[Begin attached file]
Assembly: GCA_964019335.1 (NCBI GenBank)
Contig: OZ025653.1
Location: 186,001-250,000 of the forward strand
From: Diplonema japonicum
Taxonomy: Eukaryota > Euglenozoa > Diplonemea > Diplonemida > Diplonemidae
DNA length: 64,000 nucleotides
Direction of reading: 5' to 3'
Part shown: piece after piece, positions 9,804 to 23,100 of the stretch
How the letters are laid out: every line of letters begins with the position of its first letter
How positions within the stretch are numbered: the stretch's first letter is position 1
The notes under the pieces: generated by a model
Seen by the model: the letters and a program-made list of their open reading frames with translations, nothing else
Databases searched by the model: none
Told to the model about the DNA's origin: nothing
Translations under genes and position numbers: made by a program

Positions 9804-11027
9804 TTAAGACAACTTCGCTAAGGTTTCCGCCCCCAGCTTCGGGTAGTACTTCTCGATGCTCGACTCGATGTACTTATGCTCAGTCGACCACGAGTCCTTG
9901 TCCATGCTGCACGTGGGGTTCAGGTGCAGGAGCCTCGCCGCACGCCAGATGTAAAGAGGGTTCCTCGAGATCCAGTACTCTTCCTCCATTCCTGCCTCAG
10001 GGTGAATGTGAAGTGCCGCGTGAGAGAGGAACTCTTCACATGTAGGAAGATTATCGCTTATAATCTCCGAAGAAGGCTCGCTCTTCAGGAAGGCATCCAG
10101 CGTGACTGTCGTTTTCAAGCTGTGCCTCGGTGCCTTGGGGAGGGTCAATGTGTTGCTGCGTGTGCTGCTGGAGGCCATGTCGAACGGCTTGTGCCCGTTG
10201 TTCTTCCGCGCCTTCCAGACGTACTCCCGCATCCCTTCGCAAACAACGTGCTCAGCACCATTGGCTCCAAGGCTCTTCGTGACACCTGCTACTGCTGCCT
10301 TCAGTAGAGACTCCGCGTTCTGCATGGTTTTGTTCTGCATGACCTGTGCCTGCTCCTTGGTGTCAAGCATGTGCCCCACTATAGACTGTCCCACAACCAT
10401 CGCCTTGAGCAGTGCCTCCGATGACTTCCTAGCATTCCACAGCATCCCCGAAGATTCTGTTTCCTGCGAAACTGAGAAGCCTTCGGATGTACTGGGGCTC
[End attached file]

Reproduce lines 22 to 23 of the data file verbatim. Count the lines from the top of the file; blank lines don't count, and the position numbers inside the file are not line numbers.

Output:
10301 TCAGTAGAGACTCCGCGTTCTGCATGGTTTTGTTCTGCATGACCTGTGCCTGCTCCTTGGTGTCAAGCATGTGCCCCACTATAGACTGTCCCACAACCAT
10401 CGCCTTGAGCAGTGCCTCCGATGACTTCCTAGCATTCCACAGCATCCCCGAAGATTCTGTTTCCTGCGAAACTGAGAAGCCTTCGGATGTACTGGGGCTC